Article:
Saturday, June 25, 2011

A Macro View of Agile

Despite the fact that the agile manifesto was signed over ten years ago agile adoption remains uneven.

One manifestation of this is how often I have clients ask me for even a simple overview of what I mean by agile.

I decided to put together this simple map that shows how the pieces fit together.

IMHO lean thinking and tools like A3 and Kanban tie all of the agile pieces together, and help organizations think and behave with agile principles in mind.

Supplementary agile practices like BDD and DDD integrate modeling with agile practices to help core agile team based approaches.

Core agile methods like XP are just that, and create the foundation for delivery excellence.

Technology focused movements like DevOps focus on upping the quality of from a technical perspective.

And while some will groan, RUP or UP provides some good lifecycle stages, roles etc,etc that can help scale agile.


  1. I applaud any attempt to explain Agile to non-technical folks. But this misses the crux of Agile *entirely*. Agile is not about practices, except in as much as they lead to changes in behaviour, and thence to a change in mindset.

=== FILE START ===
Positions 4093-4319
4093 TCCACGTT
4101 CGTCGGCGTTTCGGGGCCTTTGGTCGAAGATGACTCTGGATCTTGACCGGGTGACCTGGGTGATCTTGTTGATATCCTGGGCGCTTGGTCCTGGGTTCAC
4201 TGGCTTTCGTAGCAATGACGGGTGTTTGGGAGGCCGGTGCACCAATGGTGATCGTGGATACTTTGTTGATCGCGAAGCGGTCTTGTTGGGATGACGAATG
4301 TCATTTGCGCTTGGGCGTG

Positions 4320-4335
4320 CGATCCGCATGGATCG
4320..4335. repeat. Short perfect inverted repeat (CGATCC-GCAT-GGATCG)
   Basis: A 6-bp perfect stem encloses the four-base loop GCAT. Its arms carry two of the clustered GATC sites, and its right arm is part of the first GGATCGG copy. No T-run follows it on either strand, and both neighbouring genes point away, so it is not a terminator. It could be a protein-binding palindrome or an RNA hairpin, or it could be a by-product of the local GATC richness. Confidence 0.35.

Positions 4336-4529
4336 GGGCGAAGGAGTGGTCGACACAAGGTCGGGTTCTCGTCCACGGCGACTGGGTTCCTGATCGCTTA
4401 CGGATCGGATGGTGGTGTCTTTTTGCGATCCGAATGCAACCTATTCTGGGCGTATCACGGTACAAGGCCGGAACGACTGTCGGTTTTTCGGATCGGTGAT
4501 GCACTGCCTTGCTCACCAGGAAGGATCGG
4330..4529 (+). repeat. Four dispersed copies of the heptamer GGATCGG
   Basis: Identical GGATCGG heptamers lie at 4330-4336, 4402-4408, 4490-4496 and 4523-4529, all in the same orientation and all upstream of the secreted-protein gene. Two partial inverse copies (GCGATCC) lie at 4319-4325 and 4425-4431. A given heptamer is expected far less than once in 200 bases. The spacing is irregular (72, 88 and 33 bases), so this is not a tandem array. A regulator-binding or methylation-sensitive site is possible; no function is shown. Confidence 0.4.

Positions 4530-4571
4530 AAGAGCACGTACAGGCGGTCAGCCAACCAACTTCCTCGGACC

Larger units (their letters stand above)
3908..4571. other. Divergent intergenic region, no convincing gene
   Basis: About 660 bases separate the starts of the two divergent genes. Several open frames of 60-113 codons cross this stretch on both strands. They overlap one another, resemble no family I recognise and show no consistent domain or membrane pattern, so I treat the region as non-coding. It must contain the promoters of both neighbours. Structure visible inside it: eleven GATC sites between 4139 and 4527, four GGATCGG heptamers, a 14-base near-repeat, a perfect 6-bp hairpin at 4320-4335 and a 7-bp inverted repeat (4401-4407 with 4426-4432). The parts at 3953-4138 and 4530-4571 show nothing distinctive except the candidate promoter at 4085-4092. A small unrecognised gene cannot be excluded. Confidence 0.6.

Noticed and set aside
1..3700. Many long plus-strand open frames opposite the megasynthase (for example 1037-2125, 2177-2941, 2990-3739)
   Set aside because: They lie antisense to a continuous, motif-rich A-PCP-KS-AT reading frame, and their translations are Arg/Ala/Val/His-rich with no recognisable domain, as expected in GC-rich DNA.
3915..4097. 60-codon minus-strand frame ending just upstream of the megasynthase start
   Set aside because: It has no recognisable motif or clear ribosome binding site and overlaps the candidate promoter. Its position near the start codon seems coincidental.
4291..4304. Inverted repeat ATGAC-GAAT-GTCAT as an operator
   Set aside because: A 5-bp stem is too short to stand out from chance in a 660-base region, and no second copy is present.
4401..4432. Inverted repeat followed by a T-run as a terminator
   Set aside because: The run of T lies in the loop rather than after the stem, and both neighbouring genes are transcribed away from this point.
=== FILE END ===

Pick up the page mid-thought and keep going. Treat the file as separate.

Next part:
- Bob @FlowChainSensei

  2. Bob,

    Describing agile "as something that changes behavior" is not very useful IMHO.

    CMMI is about changing behavior, so is six sigma, so is RUP, so is ITIL etc, etc...

    What makes agile unique is the set of practices that promote high feedback, without these practices agile is just motherhood, which doesn't impress most conservative organizations..

    For behavior to change, work needs to change, for work to change new practices need to be introduced, agile has great practices.

    Practices aren't everything, but they are important, I don't always lead with principles because they dont always resonate, often people want to know what is actually different in what they do.

    I appreciate and understand your perspective on leasing with principles and behavior, that's not what I'm trying to show here, this is something to provide as an alternate to the practice map that typical PMI, CMMI , ITIL, heads show. I need to do this so that people can compare the different perspectives using a common taxonomy.

    Sorry if this isn't the crux of agile for you, explaining things in a perspective they can understand is more important to me.